12/11/10, at Main Street Cafe in Kansas City, KS
Fresh off a tour with his pop punk band The Almost, frontman Aaron Gillespie scheduled a few random shows in between that tour and his up-and-coming tour in early 2011. With a new worship album from his new solo project (with a completely different band) hitting shelves and online stores in March, Gillespie took a friend from the band on the road to begin support for the album, stopping at Kansas City's Main Street Cafe on December 11, 2010.
To get things started, a local worship leader named Jared Scholz took the stage with his friend Eva. Accompanied by Jared's acoustic guitar and a Mac, they played a very short, but very good, three-song set. I didn't catch song titles (for any of the acts of the night, really), but the first Scholz song was a comforting one about how the family of God has no orphans. Beautiful lyrically, it was also very well-written musically. I really liked his energy level - it was very appropriate for the setting, but he wasn't just standing there strumming his guitar. He followed it up with a worship song, and then he talked about Christmas music. He told the crowd that he hates Christmas music (who could possibly celebrate Christmas but hate Christmas music?), but he decided to make a Christmas EP of songs that he didn't hate. He ended his set with one of them, a combination of "God Rest Ye Merry Gentlemen" and "Hark The Herald Angels Sing" from his Christmas EP, Hushed. He had Eva hit play on the Mac, and it played a gorgeous, slow electronic beat while he played the acoustic over it. I wish he had played at least a couple more songs, but what we got from Scholz was a wonderful performance of thoughtful tunes.
Next up was an acoustic rock group called Honest Cowboy. They also only played three songs, only the last of which really caught my attention. The first two songs just seemed okay. It seemed that they hadn't been playing together long, or they just lacked a good deal of chemistry. Part of why their performance wasn't great may have also been because they weren't a full band that night. The lead singer mentioned how they were "part of Honest Cowboy." So I can't really blame them, as having only part of the band would certainly make me a little nervous if I was in their shoes. But like I said, the last song was really good. Everybody in the band played with a lot of intensity, especially the lead singer/guitarist, who was going nuts on his guitar. I think the weak point of the band may have been the drums. They just didn't seem very creative, and the drummer may need to brush up a little. To be fair though, I think they would put on a better show if they were in full force.
Aaron Gillespie's set up was rather interesting and got the crowd excited. There was one keyboard, an acoustic guitar with several pedals attached, and a standing drum set with a snare, a kick and one cymbal with a microphone right next to it. It was clear we'd get a good show from Gillespie. He started with a couple upbeat songs, including "Souls on Ten" from The Almost's album Monster Monster. It transitioned from an acoustic rock concert to a worship set soon thereafter. Much to my dismay, Gillespie played a couple Hillsong United songs, including "Freedom Is Here," but also did play two tracks from his upcoming worship album, Anthem Songs. "We Were Made For You" and "Washed Away" also felt similar to Hillsong style worship, but they were well-written and full of praise. He threw in another song from The Almost, this time from their debut Southern Weather, the very worshipful "Dirty and Left Out," to which the crowd cheered at first, then worshipped to next. I was pleased to hear a cover of U2's "Where The Streets Have No Name" next. It was a very heartfelt rendition, with Gillespie's voice sounding very powerful. With it being December, Gillespie did mention playing some Christmas music, saying "we also kinda have to," and then pointing at Jared, said "I also hate Christmas music." (What is wrong with people?!) When he did play his Christmas song, I first expected his "Little Drummer Boy," since it had been released not only on The Almost's No Gift To Bring but also on 2008's X Christmas. If not "Little Drummer Boy," I at least expected something else from No Gift To Bring. Instead, he played my favorite Christmas carol, "O Holy Night." This was one of several songs where he started on the acoustic guitar, then recorded a guitar loop with his pedal, and switched over to the drums. His skills with the drumming and singing at the same time is very impressive. His set ended with another Hillsong United song, and the worship led us out, as Gillespie signaled the end of the set with a hard slam on the snare drum, and promptly left the stage so as to leave all the cheering and glory for Jesus.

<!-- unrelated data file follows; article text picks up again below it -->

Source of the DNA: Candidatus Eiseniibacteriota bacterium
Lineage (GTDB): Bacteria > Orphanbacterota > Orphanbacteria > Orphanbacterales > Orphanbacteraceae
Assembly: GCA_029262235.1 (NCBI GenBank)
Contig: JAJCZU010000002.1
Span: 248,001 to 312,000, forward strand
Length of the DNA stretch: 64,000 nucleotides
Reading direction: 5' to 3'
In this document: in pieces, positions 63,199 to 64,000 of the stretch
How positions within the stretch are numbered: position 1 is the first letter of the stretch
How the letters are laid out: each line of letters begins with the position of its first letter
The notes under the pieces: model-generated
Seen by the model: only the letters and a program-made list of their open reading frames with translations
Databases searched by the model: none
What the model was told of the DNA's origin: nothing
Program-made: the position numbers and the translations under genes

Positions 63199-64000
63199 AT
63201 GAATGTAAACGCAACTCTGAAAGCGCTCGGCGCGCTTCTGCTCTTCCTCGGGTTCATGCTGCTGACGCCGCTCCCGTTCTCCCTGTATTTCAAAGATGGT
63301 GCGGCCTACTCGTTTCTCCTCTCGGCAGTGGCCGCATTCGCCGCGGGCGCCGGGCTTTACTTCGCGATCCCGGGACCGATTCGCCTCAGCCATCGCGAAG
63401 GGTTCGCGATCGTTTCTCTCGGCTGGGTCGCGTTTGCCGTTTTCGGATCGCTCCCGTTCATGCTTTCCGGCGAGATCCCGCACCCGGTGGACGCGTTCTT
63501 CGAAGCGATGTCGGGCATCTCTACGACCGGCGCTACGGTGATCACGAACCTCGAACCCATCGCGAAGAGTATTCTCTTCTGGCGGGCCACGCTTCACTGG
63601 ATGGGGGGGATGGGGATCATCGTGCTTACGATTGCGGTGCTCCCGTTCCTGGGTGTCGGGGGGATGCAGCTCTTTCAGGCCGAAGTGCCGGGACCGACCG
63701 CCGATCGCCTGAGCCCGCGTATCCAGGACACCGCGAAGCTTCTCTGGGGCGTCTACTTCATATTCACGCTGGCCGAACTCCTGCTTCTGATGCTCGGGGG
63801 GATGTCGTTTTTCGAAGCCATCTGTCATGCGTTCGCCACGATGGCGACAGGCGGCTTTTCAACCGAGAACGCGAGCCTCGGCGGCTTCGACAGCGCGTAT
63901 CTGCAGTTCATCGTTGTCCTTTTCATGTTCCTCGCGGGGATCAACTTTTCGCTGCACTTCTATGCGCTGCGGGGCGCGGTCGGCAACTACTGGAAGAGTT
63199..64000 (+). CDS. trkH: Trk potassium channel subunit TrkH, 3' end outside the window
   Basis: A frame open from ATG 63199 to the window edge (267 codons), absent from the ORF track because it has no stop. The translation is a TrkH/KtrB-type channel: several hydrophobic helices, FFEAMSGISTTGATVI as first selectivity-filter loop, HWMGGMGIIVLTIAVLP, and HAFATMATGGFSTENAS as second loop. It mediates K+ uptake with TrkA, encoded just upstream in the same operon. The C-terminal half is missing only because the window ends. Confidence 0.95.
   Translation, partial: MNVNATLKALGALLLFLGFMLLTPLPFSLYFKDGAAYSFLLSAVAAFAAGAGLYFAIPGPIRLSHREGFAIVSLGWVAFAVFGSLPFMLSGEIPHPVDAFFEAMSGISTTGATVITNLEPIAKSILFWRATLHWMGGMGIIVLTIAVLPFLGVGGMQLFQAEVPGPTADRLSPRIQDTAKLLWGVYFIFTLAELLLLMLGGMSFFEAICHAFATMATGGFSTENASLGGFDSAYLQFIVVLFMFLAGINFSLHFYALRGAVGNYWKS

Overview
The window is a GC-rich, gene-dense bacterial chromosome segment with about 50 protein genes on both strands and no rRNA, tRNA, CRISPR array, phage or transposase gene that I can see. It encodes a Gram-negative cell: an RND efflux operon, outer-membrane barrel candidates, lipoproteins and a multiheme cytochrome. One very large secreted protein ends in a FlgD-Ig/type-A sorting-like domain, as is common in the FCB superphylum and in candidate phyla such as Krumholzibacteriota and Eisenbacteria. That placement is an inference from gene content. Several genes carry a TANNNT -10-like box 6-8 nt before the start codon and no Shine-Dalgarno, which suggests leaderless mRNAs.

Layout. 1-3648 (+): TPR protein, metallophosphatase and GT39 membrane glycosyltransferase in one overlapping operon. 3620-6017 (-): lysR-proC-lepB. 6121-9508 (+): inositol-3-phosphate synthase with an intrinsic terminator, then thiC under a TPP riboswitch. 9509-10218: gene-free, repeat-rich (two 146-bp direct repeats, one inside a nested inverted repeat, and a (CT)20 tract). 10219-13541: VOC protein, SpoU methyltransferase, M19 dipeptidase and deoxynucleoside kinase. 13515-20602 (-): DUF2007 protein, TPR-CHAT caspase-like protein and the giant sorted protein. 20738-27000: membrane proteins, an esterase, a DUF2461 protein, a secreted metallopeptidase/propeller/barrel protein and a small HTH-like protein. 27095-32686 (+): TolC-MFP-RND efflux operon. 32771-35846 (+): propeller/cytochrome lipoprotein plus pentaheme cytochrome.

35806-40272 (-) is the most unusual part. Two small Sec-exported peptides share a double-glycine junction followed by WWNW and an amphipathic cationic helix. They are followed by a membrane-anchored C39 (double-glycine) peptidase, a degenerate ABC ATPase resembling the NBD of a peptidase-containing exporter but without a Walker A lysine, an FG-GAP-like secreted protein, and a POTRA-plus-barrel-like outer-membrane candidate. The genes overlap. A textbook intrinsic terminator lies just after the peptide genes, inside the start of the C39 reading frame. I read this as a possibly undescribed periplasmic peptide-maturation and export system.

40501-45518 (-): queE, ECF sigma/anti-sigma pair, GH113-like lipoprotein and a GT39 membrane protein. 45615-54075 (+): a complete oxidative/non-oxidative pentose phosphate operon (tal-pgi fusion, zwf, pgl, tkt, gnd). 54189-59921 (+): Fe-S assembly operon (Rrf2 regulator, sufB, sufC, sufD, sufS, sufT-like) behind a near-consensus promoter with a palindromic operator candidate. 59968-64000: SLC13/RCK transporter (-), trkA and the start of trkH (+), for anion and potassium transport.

Though I'm not much for Hillsong - or most mainstream worship bands in general - the worship experience at Main Street on December 11 was really good. There were more people in that room than I can remember ever seeing there before, and each person there was in the midst of worshipping their Savior. Gillespie puts on a good live show, and I imagine that seeing him in a non-acoustic setting would be even better. He's embarking on a national tour next year, as well as hitting some other continents with The Almost, so be sure to check out a show that comes nearby. And look out for Anthem Song, March 8, 2011. It's sounding pretty promising.
-- Scott Fryberger, 12/13/10